You can access all of the student podcasts here. I recently created curriculum guides for using these pieces in the classroom– I’ll post a link to those when they’re online.

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Here are some shots from the research trip to the West Bank in summer 2018. 


National Geographic Explorer

So excited to learn that I’ve been awarded a National Geographic Explorer Grant under their Reducing Ocean Plastic Pollution program!  The project Experiential Learning with Indian Educators: Collecting Local Data to Share with Politicians and Scientists is a collaboration with faculty member Dr. Jaya D.S. at the University of Kerala, Thiruvananthapuram, India. I’m collaborating with colleagues at the University of Kerala throughout the spring 2019 semester. The grant will bring 100 teachers from across India to Kerala for a training workshop on engaging students in marine debris collection.

Dr O and Dr Jaya_Thangassery Harbor

Here I am with Dr. Jaya at Thangassery harbor, Kerala. Photo by Alwyn Biju.

Woot woot! Can’t wait!



PAYCE podcasts and story on UHart Web

Check out this story on the Uhart website about the PAYCE program, focusing on Genesis who went to train in Jordan this summer to learn podcasting skills.

The podcast series that is a result of the project was created by young adults about making a difference in the United States, Palestine, and Jordan. Hear short, inspiring profiles of young adults using different forms of civic and political engagement. Season one was made by Palestinians and Americans using compelling stories from Des Moines Iowa. Season two from Palestine and around the States brings a new set of inspirational stories about social action and change. Season three will be stories from Jordan and Palestine will drop throughout the month of November. Season 4 is under production in the West Bank and throughout the U.S. The series is funded through generous support by the Stevens Initiative, Drake University, and Al-Quds Bard College.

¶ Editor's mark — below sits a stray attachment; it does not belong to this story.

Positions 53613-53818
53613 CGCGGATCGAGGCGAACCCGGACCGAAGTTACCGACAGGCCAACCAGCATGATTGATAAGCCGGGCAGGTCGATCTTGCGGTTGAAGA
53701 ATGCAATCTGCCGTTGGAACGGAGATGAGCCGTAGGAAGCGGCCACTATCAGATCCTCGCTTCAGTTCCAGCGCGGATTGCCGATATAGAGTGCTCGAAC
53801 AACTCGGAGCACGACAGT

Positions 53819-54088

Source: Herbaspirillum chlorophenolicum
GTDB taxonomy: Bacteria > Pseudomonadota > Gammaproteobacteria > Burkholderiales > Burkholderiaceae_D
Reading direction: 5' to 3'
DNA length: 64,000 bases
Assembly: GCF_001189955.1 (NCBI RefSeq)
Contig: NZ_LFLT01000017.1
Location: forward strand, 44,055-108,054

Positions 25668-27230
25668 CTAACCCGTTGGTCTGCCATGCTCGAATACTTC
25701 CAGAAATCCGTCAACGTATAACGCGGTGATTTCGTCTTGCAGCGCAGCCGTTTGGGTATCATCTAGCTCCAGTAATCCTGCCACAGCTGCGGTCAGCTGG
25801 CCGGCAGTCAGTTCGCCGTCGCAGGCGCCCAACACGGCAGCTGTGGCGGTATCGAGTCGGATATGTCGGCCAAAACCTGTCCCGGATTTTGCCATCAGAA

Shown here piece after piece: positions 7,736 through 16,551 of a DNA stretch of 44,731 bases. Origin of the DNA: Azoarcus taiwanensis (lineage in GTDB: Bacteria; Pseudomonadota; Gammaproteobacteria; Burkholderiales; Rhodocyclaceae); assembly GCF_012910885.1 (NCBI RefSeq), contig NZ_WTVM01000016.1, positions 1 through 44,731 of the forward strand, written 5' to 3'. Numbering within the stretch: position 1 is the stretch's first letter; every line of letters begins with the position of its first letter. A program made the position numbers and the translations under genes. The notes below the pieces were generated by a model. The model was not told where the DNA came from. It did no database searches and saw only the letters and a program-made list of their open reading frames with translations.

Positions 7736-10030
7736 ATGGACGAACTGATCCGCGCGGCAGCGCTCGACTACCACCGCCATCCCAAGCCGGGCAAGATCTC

The program is available on buzzsprout and iTunes




PAYCE in the West Bank

As a part of the PAYCE (Palestinian American Youth Civic Engagement) program, we spent a week in June 2018 meeting stakeholders and groups of youth engaged in politics in Ramallah, Nablus, Bethlehem, and Jerusalem. It was an incredible experience. Learn more about PAYCE here.

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Talking Marine Debris on Fox61

How much fun to get the chance to speak with Ben Goldman of Fox61 about my marine debris project!


Exciting news!

So thrilled that my family and I will be heading to India in 2019 for six magnificent months as I’ve been named a Fulbright grantee. I’ll be taking my marine debris project on the road! Learn more from the Uhart website, the Middletown Press, or the Hartford Courant (it’s basically the same press release, but still). Read more about the problem of marine debris in India in the Hindustan Times here.



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So proud to be a part of this group of scholars and students working internationally to promote civic education for students in the US and the Palestinian territories.

Check out the PAYCE (Palestinian American Youth Civic Engagement) project here.


Interview on environmental art

Check out this interview by the talented Ariel Garber where we discuss my work in environmental art